IBM announced today that it has opened a new development center in Manchester that will emphasize optimization, security, and virtualization software for IBM’s Power systems
Today’s announcement is the latest in a series of major investments in IBM’s high-end systems in 2010. The Manchester system software development laboratory follows similar investments in IBM’s manufacturing and development capabilities this year in Guadalajara, Mexico and Poughkeepskie, New York, in support of systems and storage solutions. The new facility currently supports local clients, such as the Daresbury Laboratory, and expects to support worldwide projects for international clients.
…Jonathan Follows at the Science and Technology Facilities Council’s Daresbury Laboratory said: “Daresbury’s Computational Science and Engineering Department looks to the future of high performance computing. We investigate advances in computer hardware and software and this enables us to develop applications which underpin innovation in, for example, areas such as aircraft design, drug development and weather forecasting. Systems such as POWER7 enable accurate models, predictions and forecasts to be generated on computers and thus can help to reduce the cost and time to develop new products. Daresbury Laboratory has been using IBM systems for many years, and POWER7 represents the latest incremental change. We will make our system available to UK academic users, including the University of Manchester.”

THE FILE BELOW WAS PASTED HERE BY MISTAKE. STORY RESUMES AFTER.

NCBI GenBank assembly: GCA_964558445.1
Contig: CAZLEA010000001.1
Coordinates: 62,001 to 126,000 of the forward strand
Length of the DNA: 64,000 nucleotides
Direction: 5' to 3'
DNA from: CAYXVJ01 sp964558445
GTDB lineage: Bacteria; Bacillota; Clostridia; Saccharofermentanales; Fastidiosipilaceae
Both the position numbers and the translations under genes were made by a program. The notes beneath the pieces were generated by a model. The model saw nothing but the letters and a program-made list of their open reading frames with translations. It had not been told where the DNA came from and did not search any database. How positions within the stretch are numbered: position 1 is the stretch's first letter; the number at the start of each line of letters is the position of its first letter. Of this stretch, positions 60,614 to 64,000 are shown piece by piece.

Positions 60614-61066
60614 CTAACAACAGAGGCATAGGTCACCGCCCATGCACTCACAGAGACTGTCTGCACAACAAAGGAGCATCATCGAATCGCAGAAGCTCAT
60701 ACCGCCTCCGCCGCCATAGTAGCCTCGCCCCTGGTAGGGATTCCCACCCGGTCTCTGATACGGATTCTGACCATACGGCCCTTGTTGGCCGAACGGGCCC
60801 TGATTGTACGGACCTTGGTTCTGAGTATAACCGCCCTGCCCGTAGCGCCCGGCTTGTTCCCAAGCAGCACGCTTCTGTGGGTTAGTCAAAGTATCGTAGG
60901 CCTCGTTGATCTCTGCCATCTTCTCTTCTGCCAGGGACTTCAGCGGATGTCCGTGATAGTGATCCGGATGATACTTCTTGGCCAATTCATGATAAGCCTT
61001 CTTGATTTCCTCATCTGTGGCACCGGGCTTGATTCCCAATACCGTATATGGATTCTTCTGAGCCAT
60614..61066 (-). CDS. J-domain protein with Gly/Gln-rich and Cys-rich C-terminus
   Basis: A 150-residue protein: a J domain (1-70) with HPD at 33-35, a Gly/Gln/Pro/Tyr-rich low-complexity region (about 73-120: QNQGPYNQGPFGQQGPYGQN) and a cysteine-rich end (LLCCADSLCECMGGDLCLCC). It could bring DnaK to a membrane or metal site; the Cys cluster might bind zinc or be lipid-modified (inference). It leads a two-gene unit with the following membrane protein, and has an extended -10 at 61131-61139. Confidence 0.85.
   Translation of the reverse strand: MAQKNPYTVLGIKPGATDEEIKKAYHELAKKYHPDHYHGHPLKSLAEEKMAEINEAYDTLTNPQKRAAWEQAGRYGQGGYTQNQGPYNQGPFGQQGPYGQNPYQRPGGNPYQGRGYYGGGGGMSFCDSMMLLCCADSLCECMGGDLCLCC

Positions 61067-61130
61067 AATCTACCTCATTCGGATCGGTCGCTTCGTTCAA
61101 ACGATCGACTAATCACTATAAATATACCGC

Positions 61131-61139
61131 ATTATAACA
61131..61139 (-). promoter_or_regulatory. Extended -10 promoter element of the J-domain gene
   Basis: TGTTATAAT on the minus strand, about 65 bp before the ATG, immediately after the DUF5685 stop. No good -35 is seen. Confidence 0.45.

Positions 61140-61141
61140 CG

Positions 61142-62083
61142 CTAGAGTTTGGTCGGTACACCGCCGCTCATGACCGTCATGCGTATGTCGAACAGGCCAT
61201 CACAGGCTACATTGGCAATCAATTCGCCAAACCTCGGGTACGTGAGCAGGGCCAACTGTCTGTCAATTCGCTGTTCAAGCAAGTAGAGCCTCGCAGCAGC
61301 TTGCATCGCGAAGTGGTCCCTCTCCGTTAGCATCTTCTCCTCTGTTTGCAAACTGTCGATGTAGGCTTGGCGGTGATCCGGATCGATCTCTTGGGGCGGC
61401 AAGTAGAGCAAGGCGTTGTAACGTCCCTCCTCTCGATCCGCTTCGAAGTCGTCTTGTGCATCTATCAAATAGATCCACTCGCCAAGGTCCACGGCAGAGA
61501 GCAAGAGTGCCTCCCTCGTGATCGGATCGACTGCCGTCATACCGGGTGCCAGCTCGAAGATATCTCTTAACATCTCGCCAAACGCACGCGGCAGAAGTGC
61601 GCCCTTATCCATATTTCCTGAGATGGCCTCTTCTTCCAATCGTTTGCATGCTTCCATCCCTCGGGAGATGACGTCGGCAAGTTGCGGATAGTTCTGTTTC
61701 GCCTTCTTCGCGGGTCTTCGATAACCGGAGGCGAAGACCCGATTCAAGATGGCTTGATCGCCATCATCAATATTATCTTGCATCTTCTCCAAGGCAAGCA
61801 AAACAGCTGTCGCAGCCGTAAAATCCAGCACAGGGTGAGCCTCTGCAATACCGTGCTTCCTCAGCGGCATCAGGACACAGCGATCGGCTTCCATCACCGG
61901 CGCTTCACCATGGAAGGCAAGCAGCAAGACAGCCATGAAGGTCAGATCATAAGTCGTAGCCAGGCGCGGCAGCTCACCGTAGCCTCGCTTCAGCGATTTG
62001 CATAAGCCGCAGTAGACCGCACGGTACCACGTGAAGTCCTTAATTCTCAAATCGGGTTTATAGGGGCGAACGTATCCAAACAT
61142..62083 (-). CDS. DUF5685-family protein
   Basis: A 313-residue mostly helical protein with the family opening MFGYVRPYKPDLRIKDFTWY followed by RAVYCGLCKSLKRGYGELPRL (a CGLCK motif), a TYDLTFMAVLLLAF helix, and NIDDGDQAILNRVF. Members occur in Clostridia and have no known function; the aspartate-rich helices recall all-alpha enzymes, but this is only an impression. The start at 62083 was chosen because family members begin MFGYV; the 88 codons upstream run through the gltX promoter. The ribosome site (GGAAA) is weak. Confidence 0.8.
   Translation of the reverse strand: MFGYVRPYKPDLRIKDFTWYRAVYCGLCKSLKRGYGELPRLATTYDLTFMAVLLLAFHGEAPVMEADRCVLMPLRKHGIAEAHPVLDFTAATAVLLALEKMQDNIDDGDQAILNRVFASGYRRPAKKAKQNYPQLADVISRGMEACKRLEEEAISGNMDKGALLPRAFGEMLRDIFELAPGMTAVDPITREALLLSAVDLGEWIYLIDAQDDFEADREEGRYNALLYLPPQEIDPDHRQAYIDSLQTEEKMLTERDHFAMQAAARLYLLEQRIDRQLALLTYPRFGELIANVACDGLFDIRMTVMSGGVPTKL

According to company, the lab originated from IBM’s acqusition of Transitive in 2009. Transitive was a company that spun out of the University of Manchester; Transitive’s software allowed applications developed for one platform to run on different platforms without recompilation (Apple used this software as the basis for its Rosetta environment during the transition from PowerPC to Intel, and SGI also distributed it during the transition from MIPS/IRIX to Itanium/Linux).